Air Force

Pilots Down

Canada’s most up-to-date aircraft in 1939 was the Northrop Delta, manufactured under licence by Canadian Vickers Ltd. in Montreal. It was about the size of a de Havilland DHC-3 Otter—a large, single-engine, low-wing monoplane, powerful and fast. Although noisy and said to be nose-heavy, the Delta was a versatile aircraft and pilots generally spoke...
  • Burma Campaign Veterans To Be Honoured

    July 1, 2010 by Legion Magazine
    It has been 65 years since the end of the Second World War, and this year’s commemorations in Ottawa for VJ-Day (Victory over Japan Day) will include special focus on Canadian veterans of the Burma...
  • Lancasters Hit Civvy Street: Air Force, Part 39

    June 19, 2010 by Hugh A. Halliday
    Lancaster MN-976 handled various postwar duties. PHOTO: JOHN FREDERICK McNULTY, LIBRARY AND ARCHIVES CANADA—PA209220 Many Second World War aircraft became object lessons in beating swords into ploughshares.  Once the Cold War developed, many such ploughshares were hastily reconverted to swords.  Such was the case of...
  • The Problems With Vampires: Air Force, Part 38

    April 24, 2010 by Hugh A. Halliday
    The Canada Aviation Museum’s collection includes a De Havilland D.H. 100 Vampire III. PHOTO: CANADA AVIATION MUSEUM In April 1945 there was a new kid on the block. The De Havilland Vampire jet, which had been test-flown as a prototype on Sept. 20, 1943, was...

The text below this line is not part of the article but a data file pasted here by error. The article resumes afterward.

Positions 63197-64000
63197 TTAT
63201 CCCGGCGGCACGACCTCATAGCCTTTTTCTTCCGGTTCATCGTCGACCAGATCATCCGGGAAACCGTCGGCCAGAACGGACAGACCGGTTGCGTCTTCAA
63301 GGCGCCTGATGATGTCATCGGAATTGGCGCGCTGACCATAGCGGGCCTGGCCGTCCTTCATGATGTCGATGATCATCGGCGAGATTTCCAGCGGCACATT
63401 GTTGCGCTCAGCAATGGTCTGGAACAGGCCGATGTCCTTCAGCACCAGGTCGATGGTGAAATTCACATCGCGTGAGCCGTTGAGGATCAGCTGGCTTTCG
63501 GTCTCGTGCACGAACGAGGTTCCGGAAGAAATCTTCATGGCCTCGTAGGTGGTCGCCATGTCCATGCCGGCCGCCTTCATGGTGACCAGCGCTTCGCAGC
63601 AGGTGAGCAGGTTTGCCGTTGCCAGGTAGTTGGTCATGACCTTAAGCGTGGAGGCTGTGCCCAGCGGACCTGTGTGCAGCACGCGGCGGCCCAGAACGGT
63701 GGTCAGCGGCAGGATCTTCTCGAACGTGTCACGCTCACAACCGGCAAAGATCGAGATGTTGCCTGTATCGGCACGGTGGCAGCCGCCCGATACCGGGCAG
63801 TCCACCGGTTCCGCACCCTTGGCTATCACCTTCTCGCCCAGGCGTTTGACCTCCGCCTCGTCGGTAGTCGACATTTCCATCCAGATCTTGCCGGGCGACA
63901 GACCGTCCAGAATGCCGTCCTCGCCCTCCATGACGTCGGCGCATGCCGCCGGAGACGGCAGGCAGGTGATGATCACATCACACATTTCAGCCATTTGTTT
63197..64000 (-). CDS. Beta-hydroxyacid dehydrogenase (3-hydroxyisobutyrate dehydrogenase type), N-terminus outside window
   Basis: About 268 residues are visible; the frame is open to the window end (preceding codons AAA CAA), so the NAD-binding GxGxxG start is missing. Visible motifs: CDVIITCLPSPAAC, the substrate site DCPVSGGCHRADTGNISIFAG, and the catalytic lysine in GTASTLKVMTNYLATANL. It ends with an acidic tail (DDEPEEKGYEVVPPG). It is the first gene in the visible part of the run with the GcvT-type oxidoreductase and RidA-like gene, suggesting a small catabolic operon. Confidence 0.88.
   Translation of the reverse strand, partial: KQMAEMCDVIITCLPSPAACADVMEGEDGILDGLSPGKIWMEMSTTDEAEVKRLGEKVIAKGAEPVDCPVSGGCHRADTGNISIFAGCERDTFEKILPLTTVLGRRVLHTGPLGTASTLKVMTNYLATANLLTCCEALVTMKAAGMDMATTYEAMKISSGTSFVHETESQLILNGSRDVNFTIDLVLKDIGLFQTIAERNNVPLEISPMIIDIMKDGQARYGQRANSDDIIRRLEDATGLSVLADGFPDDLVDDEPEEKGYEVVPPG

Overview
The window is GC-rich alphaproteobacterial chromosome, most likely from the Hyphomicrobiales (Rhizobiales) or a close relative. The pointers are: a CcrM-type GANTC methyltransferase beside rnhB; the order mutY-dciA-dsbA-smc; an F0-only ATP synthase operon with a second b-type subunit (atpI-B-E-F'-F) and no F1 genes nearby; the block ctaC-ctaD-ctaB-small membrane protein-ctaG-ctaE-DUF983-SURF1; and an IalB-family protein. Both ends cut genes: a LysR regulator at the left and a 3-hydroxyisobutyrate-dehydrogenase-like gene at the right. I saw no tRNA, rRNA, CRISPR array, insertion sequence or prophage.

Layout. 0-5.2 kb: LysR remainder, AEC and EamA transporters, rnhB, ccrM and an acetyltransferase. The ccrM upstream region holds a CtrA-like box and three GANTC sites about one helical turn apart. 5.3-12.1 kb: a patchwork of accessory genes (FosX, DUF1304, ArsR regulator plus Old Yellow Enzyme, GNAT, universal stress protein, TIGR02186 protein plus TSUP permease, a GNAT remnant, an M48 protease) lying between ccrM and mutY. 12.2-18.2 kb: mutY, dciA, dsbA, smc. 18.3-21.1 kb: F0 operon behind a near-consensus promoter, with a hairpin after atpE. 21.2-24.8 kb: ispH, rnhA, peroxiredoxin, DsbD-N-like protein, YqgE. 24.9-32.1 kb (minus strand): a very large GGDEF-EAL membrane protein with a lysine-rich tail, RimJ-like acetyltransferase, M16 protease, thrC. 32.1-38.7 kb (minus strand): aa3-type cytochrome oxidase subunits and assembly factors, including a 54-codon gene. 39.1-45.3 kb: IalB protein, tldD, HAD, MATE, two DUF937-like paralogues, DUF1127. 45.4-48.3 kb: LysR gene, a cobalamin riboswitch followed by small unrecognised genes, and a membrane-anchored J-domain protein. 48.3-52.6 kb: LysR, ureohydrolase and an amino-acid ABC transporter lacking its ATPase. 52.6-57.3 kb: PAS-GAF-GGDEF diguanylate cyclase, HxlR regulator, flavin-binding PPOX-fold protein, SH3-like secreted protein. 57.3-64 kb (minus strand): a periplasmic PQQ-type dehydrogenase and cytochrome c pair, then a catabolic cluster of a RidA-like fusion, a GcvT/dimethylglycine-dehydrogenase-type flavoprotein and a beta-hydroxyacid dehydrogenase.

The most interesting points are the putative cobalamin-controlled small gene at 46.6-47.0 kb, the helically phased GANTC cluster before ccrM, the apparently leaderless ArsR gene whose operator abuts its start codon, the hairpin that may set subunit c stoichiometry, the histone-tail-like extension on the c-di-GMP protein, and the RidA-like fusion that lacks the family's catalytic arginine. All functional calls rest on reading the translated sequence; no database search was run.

• The Roar Of The Meteor: Air Force, Part 37

    February 21, 2010 by Hugh A. Halliday
    Gloster Meteor Mk VIIIs at Kabrit, Egypt, in 1952. PHOTO: LEGION MAGAZINE ARCHIVES Although the first flights of German and British jet engine test beds occurred 21 months apart, the two nations introduced jet fighters into service at almost the same time—July 1944. But both...
  • Fighting German Jets: Air Force, Part 36

    December 25, 2009 by Hugh A. Halliday
    The Luftwaffe’s Me.262 fighter. PHOTO: U.S. AIR FORCE The original concepts of jet engines go back to 1910, but practical development only began about 1928 when a young Royal Air Force officer, Frank Whittle, began working on one; his first patent was filed in 1930...
  • The Forest Watchers: Air Force, Part 35

    October 20, 2009 by Hugh A. Halliday
    A Vickers Vedette on an unknown lake in the 1920s. PHOTO: LEGION MAGAZINE ARCHIVES The Royal Canadian Air Force’s interwar role in “aid to the civil power” is most often associated with aerial photography and mapping. There was, however, another task that preoccupied the air...
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